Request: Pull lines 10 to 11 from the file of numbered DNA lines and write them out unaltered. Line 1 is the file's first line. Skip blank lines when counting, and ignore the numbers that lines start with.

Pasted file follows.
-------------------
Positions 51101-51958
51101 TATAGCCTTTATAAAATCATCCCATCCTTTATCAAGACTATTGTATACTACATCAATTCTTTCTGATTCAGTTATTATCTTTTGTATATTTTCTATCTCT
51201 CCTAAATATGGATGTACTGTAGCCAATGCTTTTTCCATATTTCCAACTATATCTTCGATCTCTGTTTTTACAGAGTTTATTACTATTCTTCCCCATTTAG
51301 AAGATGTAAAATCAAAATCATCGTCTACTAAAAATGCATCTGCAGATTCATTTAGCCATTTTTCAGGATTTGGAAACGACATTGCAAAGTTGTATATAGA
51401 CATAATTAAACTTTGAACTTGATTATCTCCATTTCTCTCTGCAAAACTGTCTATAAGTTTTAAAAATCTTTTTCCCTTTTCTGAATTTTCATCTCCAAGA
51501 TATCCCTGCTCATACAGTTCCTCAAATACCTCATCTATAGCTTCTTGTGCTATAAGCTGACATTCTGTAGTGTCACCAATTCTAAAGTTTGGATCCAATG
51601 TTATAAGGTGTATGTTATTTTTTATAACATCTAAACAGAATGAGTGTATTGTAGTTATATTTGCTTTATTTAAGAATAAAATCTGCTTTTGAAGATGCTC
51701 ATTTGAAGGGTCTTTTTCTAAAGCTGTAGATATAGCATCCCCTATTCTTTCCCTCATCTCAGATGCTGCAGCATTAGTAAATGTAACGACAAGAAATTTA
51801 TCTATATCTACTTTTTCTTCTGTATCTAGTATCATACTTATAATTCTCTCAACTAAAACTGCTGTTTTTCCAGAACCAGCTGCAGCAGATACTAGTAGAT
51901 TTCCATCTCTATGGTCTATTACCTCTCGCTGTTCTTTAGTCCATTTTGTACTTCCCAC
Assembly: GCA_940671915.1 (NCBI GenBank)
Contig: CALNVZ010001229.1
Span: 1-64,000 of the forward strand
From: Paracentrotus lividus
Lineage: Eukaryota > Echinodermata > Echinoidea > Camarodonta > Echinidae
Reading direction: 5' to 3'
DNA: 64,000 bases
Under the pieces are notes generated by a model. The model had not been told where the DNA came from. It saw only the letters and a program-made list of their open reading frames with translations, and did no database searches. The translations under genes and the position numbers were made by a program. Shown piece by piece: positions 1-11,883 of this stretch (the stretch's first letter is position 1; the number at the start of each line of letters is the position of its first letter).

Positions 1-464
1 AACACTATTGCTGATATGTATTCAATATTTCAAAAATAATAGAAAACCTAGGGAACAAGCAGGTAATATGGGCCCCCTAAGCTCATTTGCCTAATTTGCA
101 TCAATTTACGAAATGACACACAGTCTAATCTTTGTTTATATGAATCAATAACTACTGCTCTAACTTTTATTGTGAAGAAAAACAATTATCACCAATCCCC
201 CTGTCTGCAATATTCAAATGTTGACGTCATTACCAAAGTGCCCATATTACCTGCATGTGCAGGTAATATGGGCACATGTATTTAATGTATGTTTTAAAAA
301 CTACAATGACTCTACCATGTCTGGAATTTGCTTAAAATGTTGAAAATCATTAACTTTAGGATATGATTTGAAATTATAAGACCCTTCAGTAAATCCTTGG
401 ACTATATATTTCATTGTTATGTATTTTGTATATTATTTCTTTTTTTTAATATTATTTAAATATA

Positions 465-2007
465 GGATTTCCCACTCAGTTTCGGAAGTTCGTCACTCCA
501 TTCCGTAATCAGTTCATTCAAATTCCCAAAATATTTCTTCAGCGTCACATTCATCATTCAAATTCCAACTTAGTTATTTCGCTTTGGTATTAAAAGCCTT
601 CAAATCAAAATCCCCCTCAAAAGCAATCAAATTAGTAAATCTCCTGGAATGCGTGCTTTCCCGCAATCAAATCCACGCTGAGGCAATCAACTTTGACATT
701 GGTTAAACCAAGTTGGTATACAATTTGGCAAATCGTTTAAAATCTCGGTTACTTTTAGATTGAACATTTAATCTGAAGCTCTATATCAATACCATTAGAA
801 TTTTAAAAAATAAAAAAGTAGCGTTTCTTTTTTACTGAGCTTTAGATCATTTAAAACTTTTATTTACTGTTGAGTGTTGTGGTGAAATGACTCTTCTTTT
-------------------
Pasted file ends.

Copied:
51901 TTCCATCTCTATGGTCTATTACCTCTCGCTGTTCTTTAGTCCATTTTGTACTTCCCAC
Assembly: GCA_940671915.1 (NCBI GenBank)